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Horn Head (Donegal, Ireland)

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Beautiful coastal area in County Donegal, Ireland.

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      29.03.2012 23:39
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      A magnificent peninsula in County Donegal

      The British are by tradition an island race, a nation that does like to be beside the seaside. This is handy seeing as we are actually living on an island, but what (if we're brutally honest) is less handy is the seaside we've been landed with. Obviously it's not ALL disappointing (Beachy Head, North Devon, Arisaig, etc) but for a lot of us a very important part of our day trips or holidays is pretending that places like Skegness, Blackpool and Great Yarmouth aren't actually utterly useless. Some of us aren't very good at pretending, and so we tend to spend our free time slightly further afield. And if I go to County Donegal, it really is 'slightly' with a small 's'. A couple of hours past Belfast brings you to a dementedly diverse coastal wonderland at the northern extreme of Ireland, where titanic Atlantic breakers lap upon the most gorgeous of sweeping beaches, where peeling seabirds whirl and dervish about the hugest of towering cliffs, and where the 'characterful' locals eke a fascinating ongoing existence.

      On Your Shore

      The most staggering scenery in the county is in the south-west, where the horrifically beautiful declivities of Slieve League rear almost 2000ft above the waves (*cough*, see my previous review, *cough*), but as you continue clockwise towards the border at Derry the visual feast scarcely eases off. As the coast gradually turns the corner around Bloody Foreland one grows used to the inevitability of another golden shoreline, one more wildly remote headland and the succession of tenuous communities. It finally terminates in the 'Ireland in miniature' of the Inishowen peninsula, but a little way back from there, jutting northwards from the village of Dunfanaghy, is an even more compact summary of the Emerald Isle's seaboard...Horn Head. Here you'll find golden sands, varying granularities of pebble, flora, fauna, and feck-off cliffs. A bit lacking in pubs I'll grant you, but you wouldn't want to drive around this peninsula drunk anyway.

      Strictly speaking there is the Horn Head peninsula and there is Horn Head itself. The former is a five-by-five-mile knot of land, an island until the overcutting of marram grass allowed drifting sand to join it to the mainland within historic times (land is always less permanent than you think), the latter its northern extremity, a place where the land gives out in the form of quartzite mandibles and the most wonderfully wicked gravity. It's all reached from the aforementioned large village of Dunfanaghy on the main N56 road less than an hour from the relative metropolis of Letterkenny (take the turn for the Holy Trinity church as the last couple of times I was there the Horn Head signpost was missing); the village itself is accessible by bus (although the very best of luck with deciphering the timetables) but the sensible and licensed will bring a car. And rail transport? Well, one of the locals might let you play with their Hornby train set if you ask them nicely.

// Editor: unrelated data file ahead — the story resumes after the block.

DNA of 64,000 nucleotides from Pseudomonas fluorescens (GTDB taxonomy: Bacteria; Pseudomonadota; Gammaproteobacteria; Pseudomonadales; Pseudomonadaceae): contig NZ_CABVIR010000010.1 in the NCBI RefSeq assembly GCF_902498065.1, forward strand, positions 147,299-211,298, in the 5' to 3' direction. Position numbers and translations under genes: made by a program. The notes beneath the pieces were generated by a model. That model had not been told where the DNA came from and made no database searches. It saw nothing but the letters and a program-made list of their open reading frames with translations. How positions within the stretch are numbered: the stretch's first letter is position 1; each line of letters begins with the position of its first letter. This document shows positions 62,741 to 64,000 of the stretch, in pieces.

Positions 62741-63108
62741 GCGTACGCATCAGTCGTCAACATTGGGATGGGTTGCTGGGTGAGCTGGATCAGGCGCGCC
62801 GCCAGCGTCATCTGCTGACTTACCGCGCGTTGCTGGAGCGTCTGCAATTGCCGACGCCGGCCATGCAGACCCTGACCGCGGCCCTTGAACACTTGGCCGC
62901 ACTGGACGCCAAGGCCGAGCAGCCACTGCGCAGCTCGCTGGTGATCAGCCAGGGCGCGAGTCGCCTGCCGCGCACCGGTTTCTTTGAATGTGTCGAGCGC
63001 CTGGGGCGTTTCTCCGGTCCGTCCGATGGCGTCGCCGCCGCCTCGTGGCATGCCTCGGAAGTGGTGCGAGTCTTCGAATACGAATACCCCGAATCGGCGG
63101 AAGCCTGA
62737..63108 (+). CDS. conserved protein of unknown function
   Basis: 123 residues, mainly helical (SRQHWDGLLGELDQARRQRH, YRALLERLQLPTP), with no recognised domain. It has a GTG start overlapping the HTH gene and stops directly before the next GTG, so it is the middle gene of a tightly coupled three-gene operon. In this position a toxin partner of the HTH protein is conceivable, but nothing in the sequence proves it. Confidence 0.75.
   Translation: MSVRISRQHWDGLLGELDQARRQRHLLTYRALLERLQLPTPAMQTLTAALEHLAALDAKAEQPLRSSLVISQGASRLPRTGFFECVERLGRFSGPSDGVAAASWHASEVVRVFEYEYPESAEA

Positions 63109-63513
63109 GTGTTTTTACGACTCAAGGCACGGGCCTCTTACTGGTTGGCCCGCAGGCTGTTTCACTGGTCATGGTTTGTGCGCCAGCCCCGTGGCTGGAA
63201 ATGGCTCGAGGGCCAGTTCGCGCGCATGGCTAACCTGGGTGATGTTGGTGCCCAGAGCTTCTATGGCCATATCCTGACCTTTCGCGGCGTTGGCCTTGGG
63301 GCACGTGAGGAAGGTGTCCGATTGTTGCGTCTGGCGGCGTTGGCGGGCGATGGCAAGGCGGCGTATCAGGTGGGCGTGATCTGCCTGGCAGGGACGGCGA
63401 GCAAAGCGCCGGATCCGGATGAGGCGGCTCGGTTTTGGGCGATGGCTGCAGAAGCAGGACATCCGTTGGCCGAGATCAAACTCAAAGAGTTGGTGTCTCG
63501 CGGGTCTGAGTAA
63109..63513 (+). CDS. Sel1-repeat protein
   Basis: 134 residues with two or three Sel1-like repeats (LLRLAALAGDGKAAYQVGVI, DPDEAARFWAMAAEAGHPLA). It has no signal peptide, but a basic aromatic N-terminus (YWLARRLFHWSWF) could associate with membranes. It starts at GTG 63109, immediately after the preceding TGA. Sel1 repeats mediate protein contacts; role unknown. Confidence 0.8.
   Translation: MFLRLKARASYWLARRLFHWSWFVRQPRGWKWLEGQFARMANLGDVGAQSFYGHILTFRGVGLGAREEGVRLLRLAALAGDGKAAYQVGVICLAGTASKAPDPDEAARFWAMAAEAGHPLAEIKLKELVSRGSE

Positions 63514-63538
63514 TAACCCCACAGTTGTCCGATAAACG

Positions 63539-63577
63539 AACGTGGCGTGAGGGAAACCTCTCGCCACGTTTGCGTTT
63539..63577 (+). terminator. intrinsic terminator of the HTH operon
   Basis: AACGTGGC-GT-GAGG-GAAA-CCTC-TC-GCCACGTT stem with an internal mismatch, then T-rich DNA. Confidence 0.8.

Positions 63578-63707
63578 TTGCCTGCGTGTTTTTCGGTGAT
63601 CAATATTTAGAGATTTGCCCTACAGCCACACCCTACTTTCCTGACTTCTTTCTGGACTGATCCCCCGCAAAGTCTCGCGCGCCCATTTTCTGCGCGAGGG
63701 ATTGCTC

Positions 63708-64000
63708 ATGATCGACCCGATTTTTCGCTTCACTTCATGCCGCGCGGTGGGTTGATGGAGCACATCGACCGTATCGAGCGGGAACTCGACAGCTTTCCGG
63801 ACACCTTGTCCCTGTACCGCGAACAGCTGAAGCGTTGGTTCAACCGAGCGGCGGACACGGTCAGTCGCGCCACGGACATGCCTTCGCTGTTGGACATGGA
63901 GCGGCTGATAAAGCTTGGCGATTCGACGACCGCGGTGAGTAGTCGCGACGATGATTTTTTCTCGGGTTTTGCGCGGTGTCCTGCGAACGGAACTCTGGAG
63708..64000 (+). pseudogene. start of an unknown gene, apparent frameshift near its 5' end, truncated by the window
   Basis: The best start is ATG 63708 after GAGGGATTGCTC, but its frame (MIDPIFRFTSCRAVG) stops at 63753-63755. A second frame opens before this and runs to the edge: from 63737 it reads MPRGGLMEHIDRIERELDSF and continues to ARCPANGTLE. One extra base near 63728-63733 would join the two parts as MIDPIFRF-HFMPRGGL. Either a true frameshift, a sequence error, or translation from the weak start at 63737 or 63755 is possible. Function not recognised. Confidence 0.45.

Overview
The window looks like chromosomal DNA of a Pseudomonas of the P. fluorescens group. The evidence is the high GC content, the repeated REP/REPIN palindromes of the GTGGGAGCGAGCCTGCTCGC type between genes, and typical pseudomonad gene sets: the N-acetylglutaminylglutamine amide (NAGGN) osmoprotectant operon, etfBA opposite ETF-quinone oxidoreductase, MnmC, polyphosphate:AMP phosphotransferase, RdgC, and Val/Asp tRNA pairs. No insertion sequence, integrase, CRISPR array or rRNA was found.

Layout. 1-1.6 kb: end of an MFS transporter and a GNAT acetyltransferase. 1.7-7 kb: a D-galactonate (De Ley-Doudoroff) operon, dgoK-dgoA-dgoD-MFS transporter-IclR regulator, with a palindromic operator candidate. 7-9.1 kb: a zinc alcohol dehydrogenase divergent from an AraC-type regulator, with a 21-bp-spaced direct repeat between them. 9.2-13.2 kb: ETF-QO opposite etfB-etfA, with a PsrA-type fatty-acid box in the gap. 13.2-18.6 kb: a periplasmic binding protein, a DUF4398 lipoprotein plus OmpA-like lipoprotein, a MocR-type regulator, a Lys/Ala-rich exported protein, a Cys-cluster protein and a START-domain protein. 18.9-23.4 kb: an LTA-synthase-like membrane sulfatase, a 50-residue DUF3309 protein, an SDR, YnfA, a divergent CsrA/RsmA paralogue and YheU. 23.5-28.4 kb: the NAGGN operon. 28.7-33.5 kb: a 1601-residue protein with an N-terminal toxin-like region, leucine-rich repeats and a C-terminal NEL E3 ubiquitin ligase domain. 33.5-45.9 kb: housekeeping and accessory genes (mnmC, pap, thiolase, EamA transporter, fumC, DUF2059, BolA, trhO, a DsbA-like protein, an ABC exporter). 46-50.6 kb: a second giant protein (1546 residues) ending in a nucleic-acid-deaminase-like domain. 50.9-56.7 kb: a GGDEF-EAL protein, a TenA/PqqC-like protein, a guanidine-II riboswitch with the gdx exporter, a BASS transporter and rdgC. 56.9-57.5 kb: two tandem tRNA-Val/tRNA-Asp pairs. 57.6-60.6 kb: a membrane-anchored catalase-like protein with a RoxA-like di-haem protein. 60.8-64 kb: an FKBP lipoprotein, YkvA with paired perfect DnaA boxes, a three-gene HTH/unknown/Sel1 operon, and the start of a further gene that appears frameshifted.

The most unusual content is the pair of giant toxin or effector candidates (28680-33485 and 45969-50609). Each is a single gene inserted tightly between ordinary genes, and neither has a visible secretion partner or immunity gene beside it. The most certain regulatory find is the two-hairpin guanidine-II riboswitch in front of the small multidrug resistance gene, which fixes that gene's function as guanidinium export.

As I Roved Out

      For the avowed motorist the signposted Horn Head Drive is reasonably exciting (without being quite as death-defying as some accounts would have you believe). Leaving Dunfanaghy (and going anti-clockwise) the road traverses the dunes and skims the shoreline but once it starts angling up the hillside the driver might want to concentrate a bit and any nervous passengers might want to take a few deep breaths, seeing as the increasingly glorious view across the bay of Sheep Haven has an increasingly large/steep drop as a foreground. You're probably not going to die in the next few minutes but it's as well to bear in mind the consequences of missing a bend in such a situation, consequences starkly borne out in this harrowing documentary footage...


      Rounding the corner the huge cliffs of Traghlisk come into view, hinting at the spectacular nature of the Head itself. A conveniently placed parking spot provides a fine vantage point for this vista, and also allows very easy access to the highest point of the peninsula. (This is Croaghnamaddy, and is about five minutes' walk inland. The view's great, and hopefully the fly-tipped washing machine has gone by now). Back in the car the tarmac loops still higher above the sea before salvation is reached at a T-Junction. A right turn here provides the closest road access to Horn Head itself; a left turn takes a gently declining and hugely picturesque line back to sea level.
      Right so, it's a cracking drive, but inevitably there's a lot more to be seen if you leave the car behind. So here's a description of a walk around the western half of the peninsula (you can walk the eastern half too, but most of its wares are displayed from the road), relatively easy going and with an array of astonishing sights and sounds. Go on go on go on...